Green is as green does . . .

Who cares if Al Gore goes on a private jet, as long as he buys the appropriate carbon offset?

(A private jet, for those who may not realize it, is just about the single most carbon-wasteful thing in the world, except maybe burning high-sulfur coal for the sheer fun of it.)

There are two ways an economist could look at this.

One way of looking at it is that he doesn't add any more carbon to the world than he would taking a commercial flight, or walking, provided he buys the offset. This assumes, of course, that offsets work, a question in some doubt. But as long as you're efficiently pricing the environmental cost to be actually carbon neutral, it's none of our business what sort of transportation you use.

But another way of looking at it is that if Al Gore cares about the environment, and is willing to pay, say $500 to take the equivalent of a private-jet-trip's worth of carbon out of the air, then he ought to do so regardless of whether he has flown. He ought to buy all of the carbon offsets he feels necessary or affordable--and then reduce carbon still further by taking a commercial flight, or a train. Since Al Gore seems to feel that we should all do everything possible to reduce our carbon footprint, this is not unreasonable. Taxation is the solution to problems where you cannot secure the voluntary restraint of others; it is odd to try the same stunt on yourself.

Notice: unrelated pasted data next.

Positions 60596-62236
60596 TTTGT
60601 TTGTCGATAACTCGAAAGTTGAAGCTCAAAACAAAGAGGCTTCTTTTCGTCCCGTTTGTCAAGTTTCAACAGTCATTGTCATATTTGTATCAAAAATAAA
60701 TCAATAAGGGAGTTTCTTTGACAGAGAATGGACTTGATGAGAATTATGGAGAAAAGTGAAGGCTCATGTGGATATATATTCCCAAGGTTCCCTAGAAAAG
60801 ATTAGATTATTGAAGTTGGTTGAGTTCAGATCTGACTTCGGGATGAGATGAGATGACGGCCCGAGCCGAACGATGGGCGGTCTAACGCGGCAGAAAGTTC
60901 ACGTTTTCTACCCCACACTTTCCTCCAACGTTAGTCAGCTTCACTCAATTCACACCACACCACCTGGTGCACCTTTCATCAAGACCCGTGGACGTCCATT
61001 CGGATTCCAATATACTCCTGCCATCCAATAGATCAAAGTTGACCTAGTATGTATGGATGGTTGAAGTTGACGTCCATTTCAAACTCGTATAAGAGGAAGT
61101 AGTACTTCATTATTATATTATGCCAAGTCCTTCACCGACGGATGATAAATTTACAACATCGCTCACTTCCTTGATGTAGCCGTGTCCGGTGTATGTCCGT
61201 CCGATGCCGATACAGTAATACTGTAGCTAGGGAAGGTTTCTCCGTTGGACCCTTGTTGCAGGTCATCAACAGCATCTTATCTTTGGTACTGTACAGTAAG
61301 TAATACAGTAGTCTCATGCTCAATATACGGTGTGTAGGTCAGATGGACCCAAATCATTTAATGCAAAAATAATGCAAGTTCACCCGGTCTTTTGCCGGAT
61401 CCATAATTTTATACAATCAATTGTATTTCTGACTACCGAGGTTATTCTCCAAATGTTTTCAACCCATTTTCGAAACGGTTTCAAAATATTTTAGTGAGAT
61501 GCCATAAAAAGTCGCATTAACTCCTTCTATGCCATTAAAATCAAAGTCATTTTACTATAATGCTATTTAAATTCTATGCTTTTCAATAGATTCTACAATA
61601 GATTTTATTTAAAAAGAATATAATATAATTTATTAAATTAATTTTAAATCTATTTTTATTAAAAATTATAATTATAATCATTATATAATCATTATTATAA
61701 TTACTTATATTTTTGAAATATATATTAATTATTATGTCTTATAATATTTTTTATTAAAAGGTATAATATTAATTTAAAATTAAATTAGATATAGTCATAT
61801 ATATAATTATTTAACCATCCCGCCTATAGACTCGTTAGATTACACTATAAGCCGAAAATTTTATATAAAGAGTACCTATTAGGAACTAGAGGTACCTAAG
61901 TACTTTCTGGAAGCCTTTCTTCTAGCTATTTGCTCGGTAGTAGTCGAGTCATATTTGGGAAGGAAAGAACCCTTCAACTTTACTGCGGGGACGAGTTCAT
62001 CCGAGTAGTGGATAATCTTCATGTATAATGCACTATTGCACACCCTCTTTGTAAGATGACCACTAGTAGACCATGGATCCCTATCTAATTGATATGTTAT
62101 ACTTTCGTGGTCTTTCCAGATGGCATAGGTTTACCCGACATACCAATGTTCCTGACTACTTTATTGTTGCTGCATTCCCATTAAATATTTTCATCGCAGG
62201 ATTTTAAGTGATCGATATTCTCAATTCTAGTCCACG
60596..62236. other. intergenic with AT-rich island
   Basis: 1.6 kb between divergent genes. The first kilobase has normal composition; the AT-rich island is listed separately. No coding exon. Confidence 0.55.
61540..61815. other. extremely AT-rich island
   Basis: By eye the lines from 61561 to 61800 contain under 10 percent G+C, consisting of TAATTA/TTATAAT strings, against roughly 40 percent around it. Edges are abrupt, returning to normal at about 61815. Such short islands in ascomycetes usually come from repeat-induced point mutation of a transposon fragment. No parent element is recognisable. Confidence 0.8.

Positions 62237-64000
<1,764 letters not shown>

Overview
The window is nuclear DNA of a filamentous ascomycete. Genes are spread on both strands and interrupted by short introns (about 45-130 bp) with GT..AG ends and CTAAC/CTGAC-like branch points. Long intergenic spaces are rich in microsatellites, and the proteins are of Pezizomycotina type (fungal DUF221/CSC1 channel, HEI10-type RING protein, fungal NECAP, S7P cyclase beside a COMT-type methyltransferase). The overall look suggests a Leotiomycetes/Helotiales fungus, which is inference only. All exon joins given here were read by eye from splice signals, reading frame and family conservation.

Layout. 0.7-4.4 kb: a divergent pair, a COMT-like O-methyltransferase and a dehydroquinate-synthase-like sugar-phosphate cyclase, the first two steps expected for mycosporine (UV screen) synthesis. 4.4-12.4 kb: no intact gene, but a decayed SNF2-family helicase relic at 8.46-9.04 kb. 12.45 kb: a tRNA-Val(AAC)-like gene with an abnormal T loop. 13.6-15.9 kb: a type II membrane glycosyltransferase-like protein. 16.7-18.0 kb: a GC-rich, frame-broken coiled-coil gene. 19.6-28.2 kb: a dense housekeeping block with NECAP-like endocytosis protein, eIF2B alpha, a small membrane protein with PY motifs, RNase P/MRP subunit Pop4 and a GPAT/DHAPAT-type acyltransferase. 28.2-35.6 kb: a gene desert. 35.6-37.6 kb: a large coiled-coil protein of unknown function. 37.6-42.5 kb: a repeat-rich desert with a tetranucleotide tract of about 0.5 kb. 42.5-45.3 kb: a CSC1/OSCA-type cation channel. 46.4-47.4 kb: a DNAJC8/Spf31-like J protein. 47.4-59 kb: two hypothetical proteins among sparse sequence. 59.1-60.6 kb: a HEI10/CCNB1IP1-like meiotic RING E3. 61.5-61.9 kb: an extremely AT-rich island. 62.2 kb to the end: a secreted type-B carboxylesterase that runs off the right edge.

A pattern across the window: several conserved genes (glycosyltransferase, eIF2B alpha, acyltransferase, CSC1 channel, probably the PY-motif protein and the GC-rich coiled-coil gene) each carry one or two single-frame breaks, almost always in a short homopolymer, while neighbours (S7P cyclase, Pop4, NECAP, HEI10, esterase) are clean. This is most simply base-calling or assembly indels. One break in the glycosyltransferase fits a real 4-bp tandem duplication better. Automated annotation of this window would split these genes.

I'm not sure which view I find more compelling. Does Al Gore have an obligation to not merely stay carbon neutral, but try to reduce the profligacy of his neighbors? Does it matter that he's made a tidy sum from those neighbors exhorting them to lower their carbon footprint? People seem to feel intuitively that it does, but the actual logical reasoning generally seems fuzzy.